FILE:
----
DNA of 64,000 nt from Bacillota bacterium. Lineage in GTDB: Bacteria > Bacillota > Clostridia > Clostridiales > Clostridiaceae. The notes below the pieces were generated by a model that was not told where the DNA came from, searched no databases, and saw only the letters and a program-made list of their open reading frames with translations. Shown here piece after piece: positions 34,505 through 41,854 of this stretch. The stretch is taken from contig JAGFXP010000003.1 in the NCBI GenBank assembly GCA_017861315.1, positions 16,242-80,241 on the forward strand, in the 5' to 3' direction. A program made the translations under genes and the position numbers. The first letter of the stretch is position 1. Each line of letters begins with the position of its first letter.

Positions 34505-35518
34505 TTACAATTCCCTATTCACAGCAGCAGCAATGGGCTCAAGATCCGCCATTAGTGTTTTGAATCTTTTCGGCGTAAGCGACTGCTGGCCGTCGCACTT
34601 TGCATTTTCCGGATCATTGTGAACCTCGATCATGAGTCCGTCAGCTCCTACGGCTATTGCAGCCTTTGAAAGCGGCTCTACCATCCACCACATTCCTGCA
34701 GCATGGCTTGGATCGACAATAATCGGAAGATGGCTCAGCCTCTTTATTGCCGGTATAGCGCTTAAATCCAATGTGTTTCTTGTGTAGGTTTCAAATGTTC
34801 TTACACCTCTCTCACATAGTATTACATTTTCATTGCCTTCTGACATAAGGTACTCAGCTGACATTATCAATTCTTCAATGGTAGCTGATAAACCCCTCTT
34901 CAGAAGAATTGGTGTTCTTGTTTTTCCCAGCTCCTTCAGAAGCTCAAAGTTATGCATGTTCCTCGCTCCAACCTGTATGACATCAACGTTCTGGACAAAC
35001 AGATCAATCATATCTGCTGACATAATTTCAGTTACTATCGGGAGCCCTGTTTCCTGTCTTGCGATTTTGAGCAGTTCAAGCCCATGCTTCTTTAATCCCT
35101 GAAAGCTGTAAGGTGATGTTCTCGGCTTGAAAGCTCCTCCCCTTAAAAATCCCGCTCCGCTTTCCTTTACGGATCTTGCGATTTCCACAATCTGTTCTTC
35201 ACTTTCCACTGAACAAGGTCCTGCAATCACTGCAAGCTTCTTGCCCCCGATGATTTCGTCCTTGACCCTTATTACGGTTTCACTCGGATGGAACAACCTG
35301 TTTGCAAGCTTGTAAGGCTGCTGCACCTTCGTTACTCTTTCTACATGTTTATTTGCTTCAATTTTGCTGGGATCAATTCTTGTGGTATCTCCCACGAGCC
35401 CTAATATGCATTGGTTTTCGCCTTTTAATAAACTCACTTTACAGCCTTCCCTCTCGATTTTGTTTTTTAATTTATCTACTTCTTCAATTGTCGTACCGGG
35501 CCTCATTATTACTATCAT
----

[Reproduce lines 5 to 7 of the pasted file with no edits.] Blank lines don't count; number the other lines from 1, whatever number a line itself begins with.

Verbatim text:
34701 GCATGGCTTGGATCGACAATAATCGGAAGATGGCTCAGCCTCTTTATTGCCGGTATAGCGCTTAAATCCAATGTGTTTCTTGTGTAGGTTTCAAATGTTC
34801 TTACACCTCTCTCACATAGTATTACATTTTCATTGCCTTCTGACATAAGGTACTCAGCTGACATTATCAATTCTTCAATGGTAGCTGATAAACCCCTCTT
34901 CAGAAGAATTGGTGTTCTTGTTTTTCCCAGCTCCTTCAGAAGCTCAAAGTTATGCATGTTCCTCGCTCCAACCTGTATGACATCAACGTTCTGGACAAAC